Monday, 16 September 2013
The Resurrectionist by E.B. Hudspeth, reviewed by Stephen Theaker
This is an intriguing project, but while one appreciates the careful work and thought that went into it, it isn’t, unfortunately, very interesting to read. A quote on the back cover that mentions Jorge Luis Borges can be accounted for only by his having written about fictional works of reference; this isn’t a book that plays intellectual games. It’s awfully dry, the fiction unpredictable only in so far as it’s about a mad scientist with a passion for fashioning freaks, rather than the discovery of fantastical creatures (though Black claims that at least some specimens are real). The fiction does the job it is asked to do, putting the diagrams in context, but it is very much by-the-numbers and has little to say that you wouldn’t have guessed at from a flick through the book. It’s like the functional, got-a-job-to-do text used in art books like The Tourist’s Guide to Transylvania or The Diary of a Spaceperson to thread disparate images together, and one wouldn’t be surprised to hear that the two elements of the book were at one point intended to be intertwined.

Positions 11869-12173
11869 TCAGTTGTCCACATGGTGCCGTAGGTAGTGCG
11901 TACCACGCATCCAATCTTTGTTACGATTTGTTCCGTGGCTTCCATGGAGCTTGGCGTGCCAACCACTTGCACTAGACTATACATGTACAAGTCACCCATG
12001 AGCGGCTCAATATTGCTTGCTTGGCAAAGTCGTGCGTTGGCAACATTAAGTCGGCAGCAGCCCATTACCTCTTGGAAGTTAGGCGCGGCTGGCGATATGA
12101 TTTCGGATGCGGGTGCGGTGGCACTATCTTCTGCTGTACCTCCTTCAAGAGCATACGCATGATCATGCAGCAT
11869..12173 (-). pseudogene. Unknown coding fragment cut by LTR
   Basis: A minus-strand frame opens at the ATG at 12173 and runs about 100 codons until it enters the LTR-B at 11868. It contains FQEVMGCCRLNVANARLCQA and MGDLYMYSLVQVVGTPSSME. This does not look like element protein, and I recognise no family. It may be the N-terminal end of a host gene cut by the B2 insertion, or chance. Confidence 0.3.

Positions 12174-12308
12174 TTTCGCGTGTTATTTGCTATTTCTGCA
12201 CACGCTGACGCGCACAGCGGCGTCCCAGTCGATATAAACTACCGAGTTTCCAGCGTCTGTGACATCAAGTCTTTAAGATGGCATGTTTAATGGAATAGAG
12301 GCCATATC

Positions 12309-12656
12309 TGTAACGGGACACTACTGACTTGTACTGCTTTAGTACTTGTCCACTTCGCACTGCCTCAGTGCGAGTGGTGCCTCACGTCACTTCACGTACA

But although I wouldn’t recommend this to anyone looking for a good story, it would make a quirky (double meaning intended) present. The cleverness here is in the detail of the drawings, not the writing that introduces them, though for most people seven pages of skeletal and muscular diagrams of a three-headed dog will be six pages too many. One group of people might really appreciate this book: fantasy writers. Because when your centaur gets an arrow in the butt you can look him up in this book and then cleverly discuss the damage to his semimembranosus. A fully-fledged book of this kind, ditching the fictional trappings, but covering a more expansive range of creatures, might well see Hudspeth as ubiquitous on fantasy writers’ shelves as Oxford or Fowler. As it is, it’s an unusual reference book to which few people will ever need to refer.